How Did Harry S. Truman's Decision To Use Nuclear Weapon

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In 1945 April 12 Harry S. Truman becomes the head of the state. When Truman became the president he was rather unaware about the existence if the Manhattan Project and did not knew that the project was in any way related to atomic bomb. Moreover even though he had the freedom to change his group of advisers on foreign policies from previous president he did not do so. Some historians believe that Truman`s decision to use nuclear weaponry against Japan was the legacy of previous the United States president Franklin Roosevelt.
This commitment to following the path designed by Roosevelt was explained by Barton J. Bernstein where he wrote: “Acting on the assumption that the bomb was a legitimate weapon, Roosevelt initially defined the relationship of American diplomacy and the atomic bomb. He decided to build a bomb, to establish a partnership on atomic energy with Britain, to bar the Soviet Union from knowledge of the project, and to block any effort at international control of atomic energy. These policies constituted Truman`s inheritance-one he neither wished to abandon nor could easily escape. He was restricted politically, psychologically, and institutionally from critically reassessing this legacy.” Perhaps it is possible to say that Truman`s decision to use nuclear weapon was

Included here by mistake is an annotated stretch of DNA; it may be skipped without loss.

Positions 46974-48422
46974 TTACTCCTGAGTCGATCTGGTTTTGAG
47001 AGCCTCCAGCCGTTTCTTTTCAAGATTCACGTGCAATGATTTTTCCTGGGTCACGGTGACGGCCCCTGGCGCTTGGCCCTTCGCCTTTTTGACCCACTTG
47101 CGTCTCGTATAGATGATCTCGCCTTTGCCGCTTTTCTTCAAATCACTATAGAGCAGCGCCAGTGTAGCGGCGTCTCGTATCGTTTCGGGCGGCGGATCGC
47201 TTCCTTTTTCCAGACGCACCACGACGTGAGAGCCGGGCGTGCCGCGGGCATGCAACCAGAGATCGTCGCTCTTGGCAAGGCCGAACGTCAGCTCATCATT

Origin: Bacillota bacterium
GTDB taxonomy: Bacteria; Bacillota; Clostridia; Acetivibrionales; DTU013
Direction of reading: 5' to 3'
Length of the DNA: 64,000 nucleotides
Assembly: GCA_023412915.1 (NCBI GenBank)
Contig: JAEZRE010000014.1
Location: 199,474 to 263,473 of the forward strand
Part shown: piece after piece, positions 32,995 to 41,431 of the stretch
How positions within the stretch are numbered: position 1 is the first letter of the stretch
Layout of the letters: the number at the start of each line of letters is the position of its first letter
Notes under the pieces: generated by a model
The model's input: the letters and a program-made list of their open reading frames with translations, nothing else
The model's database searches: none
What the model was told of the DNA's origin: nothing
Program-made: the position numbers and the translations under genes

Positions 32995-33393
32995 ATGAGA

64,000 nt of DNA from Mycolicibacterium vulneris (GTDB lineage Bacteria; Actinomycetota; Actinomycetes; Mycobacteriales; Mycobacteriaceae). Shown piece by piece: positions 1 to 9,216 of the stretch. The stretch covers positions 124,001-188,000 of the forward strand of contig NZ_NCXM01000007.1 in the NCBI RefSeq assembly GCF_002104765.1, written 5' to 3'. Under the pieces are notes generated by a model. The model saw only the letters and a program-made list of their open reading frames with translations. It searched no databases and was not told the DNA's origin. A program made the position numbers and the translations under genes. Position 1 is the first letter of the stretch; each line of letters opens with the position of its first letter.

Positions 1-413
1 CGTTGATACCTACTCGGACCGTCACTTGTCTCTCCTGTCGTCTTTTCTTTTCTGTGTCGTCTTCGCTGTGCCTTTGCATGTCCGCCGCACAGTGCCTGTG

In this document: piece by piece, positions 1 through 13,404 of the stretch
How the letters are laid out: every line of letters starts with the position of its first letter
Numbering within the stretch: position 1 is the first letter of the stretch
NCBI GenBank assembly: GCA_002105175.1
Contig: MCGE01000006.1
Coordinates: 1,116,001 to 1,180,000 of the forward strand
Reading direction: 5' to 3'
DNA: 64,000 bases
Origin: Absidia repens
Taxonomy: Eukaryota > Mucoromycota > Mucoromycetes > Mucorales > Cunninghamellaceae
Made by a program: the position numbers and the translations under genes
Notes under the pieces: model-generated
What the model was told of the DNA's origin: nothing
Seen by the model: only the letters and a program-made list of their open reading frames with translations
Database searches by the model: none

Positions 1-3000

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More people have been killed with regular bombs and weapons in German cities in Russian front or in Tokyo. No mass killing, especially of civilians, can leave anyone happy. On the other hand seeing a militaristic Japan rise again in a few years, this time armed with nuclear weapons and without any doubt to use on America, would have been atrocious. With the unconditional surrender, Japan enabled one of the greatest transformations of the nation from militarism to pacifism. In the end it is one thing to justify the first bomb but was there the need to use the second atomic bomb on Nagasaki, as if first bomb was not

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